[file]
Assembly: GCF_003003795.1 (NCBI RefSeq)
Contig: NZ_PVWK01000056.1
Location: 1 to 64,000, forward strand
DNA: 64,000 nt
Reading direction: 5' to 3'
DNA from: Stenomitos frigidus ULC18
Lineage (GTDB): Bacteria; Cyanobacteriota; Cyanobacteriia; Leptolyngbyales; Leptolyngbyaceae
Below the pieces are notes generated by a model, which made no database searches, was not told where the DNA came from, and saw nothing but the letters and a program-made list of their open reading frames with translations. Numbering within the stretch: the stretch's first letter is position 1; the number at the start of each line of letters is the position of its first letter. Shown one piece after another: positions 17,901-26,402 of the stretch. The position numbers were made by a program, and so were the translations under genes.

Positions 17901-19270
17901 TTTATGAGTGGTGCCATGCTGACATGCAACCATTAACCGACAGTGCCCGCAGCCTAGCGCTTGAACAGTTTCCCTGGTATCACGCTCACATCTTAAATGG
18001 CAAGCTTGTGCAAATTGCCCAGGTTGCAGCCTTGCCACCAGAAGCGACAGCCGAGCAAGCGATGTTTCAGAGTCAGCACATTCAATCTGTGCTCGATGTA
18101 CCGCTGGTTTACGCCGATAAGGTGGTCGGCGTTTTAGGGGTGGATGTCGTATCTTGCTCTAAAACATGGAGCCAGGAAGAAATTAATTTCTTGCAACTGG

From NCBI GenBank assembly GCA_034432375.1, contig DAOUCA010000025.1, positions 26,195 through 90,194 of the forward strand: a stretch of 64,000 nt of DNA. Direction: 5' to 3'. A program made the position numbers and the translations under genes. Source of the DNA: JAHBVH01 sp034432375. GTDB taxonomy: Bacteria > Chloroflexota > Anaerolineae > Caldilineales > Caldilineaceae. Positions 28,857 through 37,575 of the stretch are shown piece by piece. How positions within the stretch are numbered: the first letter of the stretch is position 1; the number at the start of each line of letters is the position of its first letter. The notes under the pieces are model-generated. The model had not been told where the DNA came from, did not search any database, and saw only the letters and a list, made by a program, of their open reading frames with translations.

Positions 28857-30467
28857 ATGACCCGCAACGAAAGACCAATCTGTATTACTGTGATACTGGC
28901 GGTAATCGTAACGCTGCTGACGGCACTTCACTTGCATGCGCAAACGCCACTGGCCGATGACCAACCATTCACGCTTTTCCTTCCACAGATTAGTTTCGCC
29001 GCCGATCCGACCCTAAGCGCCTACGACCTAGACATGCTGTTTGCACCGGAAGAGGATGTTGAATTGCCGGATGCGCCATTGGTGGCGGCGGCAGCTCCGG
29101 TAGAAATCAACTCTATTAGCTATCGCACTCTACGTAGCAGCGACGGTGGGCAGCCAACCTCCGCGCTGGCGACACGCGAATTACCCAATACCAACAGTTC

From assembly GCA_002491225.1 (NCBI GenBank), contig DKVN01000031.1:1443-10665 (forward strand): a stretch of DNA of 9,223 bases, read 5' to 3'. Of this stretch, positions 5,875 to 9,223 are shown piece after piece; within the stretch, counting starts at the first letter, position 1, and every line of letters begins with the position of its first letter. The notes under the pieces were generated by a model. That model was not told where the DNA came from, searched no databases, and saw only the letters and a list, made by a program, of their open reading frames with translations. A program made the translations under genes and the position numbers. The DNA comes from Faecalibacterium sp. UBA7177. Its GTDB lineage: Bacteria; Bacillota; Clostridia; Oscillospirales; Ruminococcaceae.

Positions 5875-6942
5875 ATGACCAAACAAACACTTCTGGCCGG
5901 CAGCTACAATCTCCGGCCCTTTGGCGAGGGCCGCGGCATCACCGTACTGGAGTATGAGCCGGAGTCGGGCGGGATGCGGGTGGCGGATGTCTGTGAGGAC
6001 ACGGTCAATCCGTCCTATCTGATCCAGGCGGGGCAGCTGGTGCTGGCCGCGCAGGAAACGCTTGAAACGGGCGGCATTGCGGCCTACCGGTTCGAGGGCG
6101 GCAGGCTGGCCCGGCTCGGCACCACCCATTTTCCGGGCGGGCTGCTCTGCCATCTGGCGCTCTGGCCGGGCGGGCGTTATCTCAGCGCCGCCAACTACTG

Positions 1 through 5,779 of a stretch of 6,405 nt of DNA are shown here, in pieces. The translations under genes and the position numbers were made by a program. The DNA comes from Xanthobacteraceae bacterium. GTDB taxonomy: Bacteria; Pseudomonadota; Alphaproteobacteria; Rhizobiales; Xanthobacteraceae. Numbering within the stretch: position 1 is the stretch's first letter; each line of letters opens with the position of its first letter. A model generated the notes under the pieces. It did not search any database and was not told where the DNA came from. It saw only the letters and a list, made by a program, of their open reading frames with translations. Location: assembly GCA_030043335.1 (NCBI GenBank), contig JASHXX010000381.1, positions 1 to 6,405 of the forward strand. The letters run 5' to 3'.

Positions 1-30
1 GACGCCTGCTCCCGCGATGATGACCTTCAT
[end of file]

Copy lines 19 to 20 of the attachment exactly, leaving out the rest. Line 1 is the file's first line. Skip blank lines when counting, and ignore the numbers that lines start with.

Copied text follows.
From assembly GCA_002491225.1 (NCBI GenBank), contig DKVN01000031.1:1443-10665 (forward strand): a stretch of DNA of 9,223 bases, read 5' to 3'. Of this stretch, positions 5,875 to 9,223 are shown piece after piece; within the stretch, counting starts at the first letter, position 1, and every line of letters begins with the position of its first letter. The notes under the pieces were generated by a model. That model was not told where the DNA came from, searched no databases, and saw only the letters and a list, made by a program, of their open reading frames with translations. A program made the translations under genes and the position numbers. The DNA comes from Faecalibacterium sp. UBA7177. Its GTDB lineage: Bacteria; Bacillota; Clostridia; Oscillospirales; Ruminococcaceae.

Positions 5875-6942